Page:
Bootsy Collins Brings The Funk

Legendary funk bassist visits the GRAMMY Museum
  • Photo: Rebecca Sapp/WireImage.com
    Bootsy Collins
  • Photo: Rebecca Sapp/WireImage.com
    Bootsy Collins
June 27, 2011 -- 3:12 pm PDT
GRAMMY.com

GRAMMY-winning musician Bootsy Collins was the featured guest for an installment of the GRAMMY Museum's An Evening With series on May 3. Before an intimate audience of 200, Collins discussed his musical influences, early session work with King Records, being introduced to James Brown, his first guitar, and his recent album, The Funk Capital Of The World, among other topics. Collins also took questions from the audience and gave a bass demonstration.

"I wanted to do something different. I wanted to play the [bass] line but I wanted to do a little improvising," said Collins regarding his bass line on Brown's hit "Soul Power." "That kind of groove is so hypnotic and you have to kind of move when you hear [it]."


Born William Collins in Cincinnati in 1951, Collins became a staff musician as a teenager at locally based King Records. In 1969, along with his brother, guitarist Phelps "Catfish" Collins, he began a two-year stint in Brown's backup band, the J.B.'s. Collins then joined forces with funk legend George Clinton in 1971 in Parliament-Funkadelic, and became known for his flashy bass playing and adopting outrageous stage personalities such as the sci-fi-inspired "Bootzilla." Collins was featured on Parliament's 1976 album Mothership Connection, which hit No. 13 on the Billboard 200 and featured the Top 20 hit "Tear The Roof Off This Sucker (Give Up The Funk)," and Funkadelic's 1978 album One Nation Under A Groove, which ascended to No. 1 on Billboard's R&B Albums chart. As a solo artist Collins scored No. 1 R&B Albums with Ahh…The Name Is Bootsy, Baby! in 1977 and Bootsy? Player Of The Year in 1978.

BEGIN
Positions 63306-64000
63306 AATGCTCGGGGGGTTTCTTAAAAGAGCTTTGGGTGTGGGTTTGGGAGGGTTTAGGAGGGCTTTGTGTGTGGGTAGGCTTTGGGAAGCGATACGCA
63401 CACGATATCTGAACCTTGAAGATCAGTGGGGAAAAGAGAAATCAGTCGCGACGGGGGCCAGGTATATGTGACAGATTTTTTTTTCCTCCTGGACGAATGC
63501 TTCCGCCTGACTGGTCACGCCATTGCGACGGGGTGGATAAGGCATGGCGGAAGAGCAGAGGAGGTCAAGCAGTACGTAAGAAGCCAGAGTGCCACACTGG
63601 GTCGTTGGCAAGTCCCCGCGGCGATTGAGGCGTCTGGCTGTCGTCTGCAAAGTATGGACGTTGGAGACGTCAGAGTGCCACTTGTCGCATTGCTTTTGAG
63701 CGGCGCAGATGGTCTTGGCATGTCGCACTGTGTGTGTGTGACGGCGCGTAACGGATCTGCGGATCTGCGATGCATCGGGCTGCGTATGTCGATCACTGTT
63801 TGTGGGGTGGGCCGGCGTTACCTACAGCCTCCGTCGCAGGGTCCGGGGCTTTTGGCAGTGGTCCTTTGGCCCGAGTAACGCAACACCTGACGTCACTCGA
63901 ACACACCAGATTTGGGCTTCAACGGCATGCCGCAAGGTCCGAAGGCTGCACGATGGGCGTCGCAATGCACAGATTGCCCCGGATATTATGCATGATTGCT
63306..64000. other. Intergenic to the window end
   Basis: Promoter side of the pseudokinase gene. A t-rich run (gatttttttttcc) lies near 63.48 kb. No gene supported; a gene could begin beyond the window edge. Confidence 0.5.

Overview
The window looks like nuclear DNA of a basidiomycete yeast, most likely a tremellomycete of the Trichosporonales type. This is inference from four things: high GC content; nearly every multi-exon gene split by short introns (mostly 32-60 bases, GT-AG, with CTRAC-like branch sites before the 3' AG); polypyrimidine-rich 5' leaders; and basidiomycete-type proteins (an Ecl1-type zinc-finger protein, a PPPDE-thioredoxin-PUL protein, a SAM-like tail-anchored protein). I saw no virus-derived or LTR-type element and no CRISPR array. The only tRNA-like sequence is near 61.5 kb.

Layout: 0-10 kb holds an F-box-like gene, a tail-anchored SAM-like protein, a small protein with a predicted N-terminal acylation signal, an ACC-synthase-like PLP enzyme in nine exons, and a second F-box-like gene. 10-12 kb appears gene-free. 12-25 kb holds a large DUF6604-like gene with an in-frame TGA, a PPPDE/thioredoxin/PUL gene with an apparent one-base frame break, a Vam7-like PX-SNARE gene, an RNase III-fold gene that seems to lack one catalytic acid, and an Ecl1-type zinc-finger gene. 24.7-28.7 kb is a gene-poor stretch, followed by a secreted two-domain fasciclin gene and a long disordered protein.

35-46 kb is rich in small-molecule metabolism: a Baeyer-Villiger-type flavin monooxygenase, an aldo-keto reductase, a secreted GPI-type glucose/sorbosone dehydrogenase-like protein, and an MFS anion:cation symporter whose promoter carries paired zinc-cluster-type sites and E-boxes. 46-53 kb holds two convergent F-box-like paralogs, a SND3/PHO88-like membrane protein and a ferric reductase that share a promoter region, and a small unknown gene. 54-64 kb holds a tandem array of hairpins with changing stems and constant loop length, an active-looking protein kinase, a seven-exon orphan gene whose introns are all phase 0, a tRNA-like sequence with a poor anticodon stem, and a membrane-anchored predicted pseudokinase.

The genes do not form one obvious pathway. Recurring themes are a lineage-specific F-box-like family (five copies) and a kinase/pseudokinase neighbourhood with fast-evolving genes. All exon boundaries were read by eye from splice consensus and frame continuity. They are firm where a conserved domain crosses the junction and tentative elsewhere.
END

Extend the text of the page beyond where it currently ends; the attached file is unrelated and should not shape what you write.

As a session musician, Collins has collaborated with artists such as Deee-Lite, Herbie Hancock, Cyndi Lauper, Keith Richards, Snoop Dogg, and Victor Wooten, among others. Considered one of funk's most influential bassists, Collins has influenced musicians such as the Red Hot Chili Peppers' Flea and Primus' Les Claypool. He won his lone GRAMMY to date for Best Short Form Music Video for "Weapon Of Choice" with Fatboy Slim in 2001. Released in April, The Funk Capital Of The World features special guests including Clinton, the late Catfish Collins, Sheila E., Ice Cube, Samuel L. Jackson, and the Rev. Al Sharpton.

Upcoming GRAMMY Museum events include Reel To Reel: Beats Rhymes & Life: The Travels Of A Tribe Called Quest (July 5), An Evening With Todd Rundgren (July 18) and Great Guitars: Gary Lucas (July 20).

For more information on the GRAMMY Museum, visit www.grammymuseum.org.

Click on the "GRAMMY Museum events" tag below for links to other GRAMMY News stories in this series.

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